In that scenario, it is reasonable to assume, like Rasmus, that they would not have to return to the minor leagues once added to the 40-man roster and St. Louis' 25-man active roster. Therefore, the same analysis used with Miller above would apply to Taveras/Wong – just subtract a month.
In other words, if either of the two was to make St. Louis' roster out of 2013 spring camp and remain in the bigs, he would become free agent-eligible following the 2018 season. On the other hand, by giving him at least a month of seasoning in Memphis would assure the Cardinals of being able to keep his services until after the 2019 season.
It is pretty easy to ascertain which would be more valuable to the Cardinals organization – getting a month of MLB results to open 2013 versus receiving an entire extra season in 2019. It seems quite obvious the people who want immediate gratification do not understand the ramifications of their demands.
What makes matters even clearer is that there is no everyday job for Taveras. For Wong, the deck is stacked against him, too. The club is going to focus on giving Matt Carpenter every chance to win the second base job this spring. Of course, Daniel Descalso needs enough time to be ready, as well.
The time will come soon enough for both Taveras and Wong, but April 2013 should not be it.
Let's come back to the spring rotation battle between Miller, Rosenthal and Kelly for a moment.
Short of a Jupiter implosion, it seems likely that Rosenthal would return to the major league bullpen to start the season if he does not win a rotation spot. But, if the Cardinals motivation was solely to delay his free agency by a year, they would have to keep Rosenthal in the minors for roughly half the 2013 season. That seems pretty unlikely.
The reason I proclaimed Kelly as the most likely to win, all things equal, is the fact that he already accrued 119 days of service time in 2012. It would not be reasonable to assume Kelly would spend almost all of the season in the minors. In fact, he may spend none. Remember that a full major league season is 172 days.
So, in service time priority only of setting the season-opening roster, the pitcher ranking would be Kelly, Rosenthal and Miller, in that order. While that would probably not trump a major difference in results on the field during spring training, it is important to keep in mind, as I believe it to be a very important tie-breaker.
Other potential impacts
Along with Rosenthal, there are four other Cardinals who, based on their current service time, would require roughly a half-season in the minors soon to save a year of free agency later.
|Service||FA if all 2013||If time spent||Free agency|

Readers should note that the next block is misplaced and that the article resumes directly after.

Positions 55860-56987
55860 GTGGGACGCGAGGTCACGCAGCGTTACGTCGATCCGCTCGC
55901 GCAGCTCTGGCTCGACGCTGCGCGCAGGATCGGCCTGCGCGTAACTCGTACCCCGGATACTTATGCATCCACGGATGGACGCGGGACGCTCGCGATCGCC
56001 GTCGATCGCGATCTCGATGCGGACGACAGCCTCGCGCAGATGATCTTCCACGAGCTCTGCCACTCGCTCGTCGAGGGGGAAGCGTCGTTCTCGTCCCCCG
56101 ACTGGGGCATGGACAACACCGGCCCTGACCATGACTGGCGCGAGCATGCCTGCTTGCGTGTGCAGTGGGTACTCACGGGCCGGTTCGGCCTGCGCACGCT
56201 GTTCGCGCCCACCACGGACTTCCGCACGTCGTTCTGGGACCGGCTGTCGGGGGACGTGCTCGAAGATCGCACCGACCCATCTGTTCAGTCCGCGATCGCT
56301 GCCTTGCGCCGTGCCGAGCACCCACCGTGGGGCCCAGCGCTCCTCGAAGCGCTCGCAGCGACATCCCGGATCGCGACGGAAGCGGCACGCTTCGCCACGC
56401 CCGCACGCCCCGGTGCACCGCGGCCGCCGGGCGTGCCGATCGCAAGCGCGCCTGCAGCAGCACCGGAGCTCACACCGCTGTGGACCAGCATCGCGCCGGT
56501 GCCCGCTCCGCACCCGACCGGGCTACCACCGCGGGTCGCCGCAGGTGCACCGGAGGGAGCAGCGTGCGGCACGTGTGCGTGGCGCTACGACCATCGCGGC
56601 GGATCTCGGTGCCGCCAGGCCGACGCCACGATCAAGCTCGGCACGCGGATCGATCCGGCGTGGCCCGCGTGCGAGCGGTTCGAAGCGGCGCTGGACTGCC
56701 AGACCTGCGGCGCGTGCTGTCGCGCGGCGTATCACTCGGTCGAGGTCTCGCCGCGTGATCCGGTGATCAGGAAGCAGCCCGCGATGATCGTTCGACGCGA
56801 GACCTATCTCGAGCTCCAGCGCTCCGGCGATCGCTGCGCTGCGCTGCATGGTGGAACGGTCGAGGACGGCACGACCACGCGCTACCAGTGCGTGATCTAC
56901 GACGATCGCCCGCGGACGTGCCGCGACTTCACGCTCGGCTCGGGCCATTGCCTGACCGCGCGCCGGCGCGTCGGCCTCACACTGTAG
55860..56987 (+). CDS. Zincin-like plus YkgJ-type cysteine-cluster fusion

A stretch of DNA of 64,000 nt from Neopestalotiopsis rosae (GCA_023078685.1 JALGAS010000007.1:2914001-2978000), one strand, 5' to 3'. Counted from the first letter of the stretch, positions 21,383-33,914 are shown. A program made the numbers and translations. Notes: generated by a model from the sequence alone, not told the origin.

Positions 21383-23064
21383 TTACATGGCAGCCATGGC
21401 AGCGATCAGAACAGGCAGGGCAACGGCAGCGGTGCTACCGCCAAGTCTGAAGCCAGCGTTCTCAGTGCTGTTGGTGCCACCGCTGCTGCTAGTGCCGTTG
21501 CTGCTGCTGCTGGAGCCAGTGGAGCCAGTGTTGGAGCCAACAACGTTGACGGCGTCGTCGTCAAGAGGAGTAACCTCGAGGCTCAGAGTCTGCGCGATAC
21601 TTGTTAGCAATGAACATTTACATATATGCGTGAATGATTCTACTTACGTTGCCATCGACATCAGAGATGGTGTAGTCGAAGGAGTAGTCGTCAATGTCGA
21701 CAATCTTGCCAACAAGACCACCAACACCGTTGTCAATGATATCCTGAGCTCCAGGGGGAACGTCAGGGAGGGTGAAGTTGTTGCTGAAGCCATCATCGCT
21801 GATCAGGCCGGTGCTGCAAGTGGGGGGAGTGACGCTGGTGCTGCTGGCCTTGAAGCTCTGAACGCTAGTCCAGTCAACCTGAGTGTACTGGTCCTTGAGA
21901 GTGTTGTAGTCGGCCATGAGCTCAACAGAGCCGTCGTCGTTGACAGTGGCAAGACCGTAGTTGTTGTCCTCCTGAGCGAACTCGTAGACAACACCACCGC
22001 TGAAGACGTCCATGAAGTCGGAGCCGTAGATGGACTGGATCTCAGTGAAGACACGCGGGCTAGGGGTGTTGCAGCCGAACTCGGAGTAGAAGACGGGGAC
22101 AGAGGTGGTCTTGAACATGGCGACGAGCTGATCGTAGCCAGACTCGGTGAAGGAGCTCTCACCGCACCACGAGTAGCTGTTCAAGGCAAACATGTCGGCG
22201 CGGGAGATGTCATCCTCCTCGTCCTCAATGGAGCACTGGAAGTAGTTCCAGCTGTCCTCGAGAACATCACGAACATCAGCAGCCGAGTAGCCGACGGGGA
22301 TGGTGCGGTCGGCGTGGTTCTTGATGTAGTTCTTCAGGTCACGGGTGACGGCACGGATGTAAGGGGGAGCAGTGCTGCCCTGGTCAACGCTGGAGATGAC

|time||in majors||in minors||becomes|
|Ryan Jackson||0.055||after 2018||three months||after 2019|
|Trevor Rosenthal||0.058||after 2018||three months||after 2019|
|Pete Kozma||0.060||after 2018||three months||after 2019|
|Sam Freeman||0.063||after 2018||three months||after 2019|
|Maikel Cleto||0.068||after 2018||three months||after 2019|
However, none of the others have as clear of a major league future ahead of them as Rosenthal. It could be that shortstop Pete Kozma has the next best chance to stick, but probably only if the September 2012 Kozma is the real thing and so is the September 2012 Rafael Furcal (injured). The others in the above table are almost surely going back to Memphis, service time ramifications or not.
What about Super Two and free agency?
Service time also affects when a player first qualifies for major salary increases through the arbitration process. A future article in this series will review the Cardinals situation via that aperture, but in my opinion, that is far less important than the potential of delaying free agency by one year as outlined here.
To see the Cardinals entire 40-man roster and 17 non-roster spring training invitees, check out the Roster Matrix at The Cardinal Nation blog.
As I know the topics of options, outrighting, service time, arbitration and the like can be confusing, feel free to post questions and join in the discussion at The Cardinal Nation's insiders message board. This forum is exclusively for subscribers, so please take advantage.
Link to related article
"Cards organization has all the options in ‘13"
Brian Walton can be reached via email at firstname.lastname@example.org. Also catch his Cardinals commentary daily at The Cardinal Nation blog. Follow Brian on Twitter.